The whole point—the raison d’etre and driving force behind the remarkable growth— of the special-purpose acquisition vehicle is that anything goes. Investors literally line up to give you $10 per share to buy whatever you’d like with, and the people selling it get to do so without all of the pesky disclosures of unpleasant facts required by initial public offerings or even bond sales. Of course, you can (allegedly) take things a bit too far, and who could have guessed that one person who (allegedly) might do so is the esteemed former president of the United States of America, doing all he can to ensure that his post-presidency is as dignified and distinguished as his four years in office.
[Patrick] Orlando had been discussing a deal with Mr. Trump since at least March, according to people familiar with the talks and a confidential investor presentation reviewed by The New York Times. That was well before his SPAC, Digital World Acquisition, made its debut on the Nasdaq stock exchange last month. In doing so, Mr. Orlando’s SPAC may have skirted securities laws and stock exchange rules, lawyers said…. SPACs aren’t supposed to have a merger planned at the time of their I.P.O….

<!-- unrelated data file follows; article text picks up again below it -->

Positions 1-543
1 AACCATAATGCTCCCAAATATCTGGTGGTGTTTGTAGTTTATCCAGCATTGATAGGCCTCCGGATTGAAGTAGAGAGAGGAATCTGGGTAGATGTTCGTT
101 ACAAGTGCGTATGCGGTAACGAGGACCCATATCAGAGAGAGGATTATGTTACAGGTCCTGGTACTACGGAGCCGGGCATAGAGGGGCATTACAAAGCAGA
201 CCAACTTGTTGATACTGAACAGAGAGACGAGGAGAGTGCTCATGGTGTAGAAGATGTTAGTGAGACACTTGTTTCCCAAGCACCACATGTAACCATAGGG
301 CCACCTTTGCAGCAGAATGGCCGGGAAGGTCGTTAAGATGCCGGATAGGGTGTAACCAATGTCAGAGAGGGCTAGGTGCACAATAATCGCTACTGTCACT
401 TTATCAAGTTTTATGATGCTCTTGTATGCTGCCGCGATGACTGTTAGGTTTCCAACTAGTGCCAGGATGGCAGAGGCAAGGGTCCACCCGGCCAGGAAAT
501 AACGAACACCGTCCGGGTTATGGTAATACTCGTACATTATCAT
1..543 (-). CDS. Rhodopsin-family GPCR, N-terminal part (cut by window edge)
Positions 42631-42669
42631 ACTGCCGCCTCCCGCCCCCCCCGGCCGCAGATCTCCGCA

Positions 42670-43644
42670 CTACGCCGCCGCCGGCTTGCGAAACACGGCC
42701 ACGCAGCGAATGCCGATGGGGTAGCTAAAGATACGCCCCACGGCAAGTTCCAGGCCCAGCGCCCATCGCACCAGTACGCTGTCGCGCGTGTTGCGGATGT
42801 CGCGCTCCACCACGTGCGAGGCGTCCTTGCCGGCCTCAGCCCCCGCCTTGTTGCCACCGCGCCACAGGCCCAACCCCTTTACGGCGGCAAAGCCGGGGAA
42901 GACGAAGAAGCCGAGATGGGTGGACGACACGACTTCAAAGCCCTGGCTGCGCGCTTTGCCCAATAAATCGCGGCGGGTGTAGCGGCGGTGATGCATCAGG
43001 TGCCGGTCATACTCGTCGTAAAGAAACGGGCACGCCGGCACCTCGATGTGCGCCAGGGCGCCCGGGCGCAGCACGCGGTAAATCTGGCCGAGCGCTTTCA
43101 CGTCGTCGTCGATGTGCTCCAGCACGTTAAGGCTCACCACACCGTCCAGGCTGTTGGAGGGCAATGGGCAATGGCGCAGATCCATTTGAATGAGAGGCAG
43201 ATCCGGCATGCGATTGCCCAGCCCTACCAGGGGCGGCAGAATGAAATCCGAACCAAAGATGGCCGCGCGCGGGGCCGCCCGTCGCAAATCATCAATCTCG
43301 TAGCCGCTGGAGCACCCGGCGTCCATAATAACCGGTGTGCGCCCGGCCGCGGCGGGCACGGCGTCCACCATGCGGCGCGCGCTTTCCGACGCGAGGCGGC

Another issue is that Digital World’s securities filings repeatedly stated that the company and its executives had not engaged in any “substantive discussions, directly or indirectly,” with a target company — even though Mr. Orlando had been in discussions with Mr. Trump.
That certainly seems like the kind of thing that might also be interesting to Boaz Weinstein, and also his lawyers. At least everyone’s having a right good laugh about it in Riyadh. After all, if you can shrug off a grisly murder, what’s a little SPAC shenanigans?
In sideline conversations, some U.S. business leaders spoke in stage whispers of the drugging and dismemberment of the dissident journalist Jamal Khashoggi in 2018 — a killing that an American intelligence report concluded had been approved by the crown prince, known by his initials, MBS. Yet when the crown prince made a brief appearance at the conference on Tuesday, he was welcomed with a standing ovation…. Steven Mnuchin, the Treasury secretary under President Donald J. Trump, walked the halls between a fireside chat with the Bahraini finance minister and a series of meetings. The private-equity executive Stephen Schwarzman, a loyal adviser to Mr. Trump until late in his presidency, bemoaned the vilification of fossil fuel companies from the conference dais. The longtime chemical executive Andrew Liveris, who had been an adviser to Mr. Trump on manufacturing, praised Saudi Arabia’s economic expansion plans on the sidelines of the gathering.
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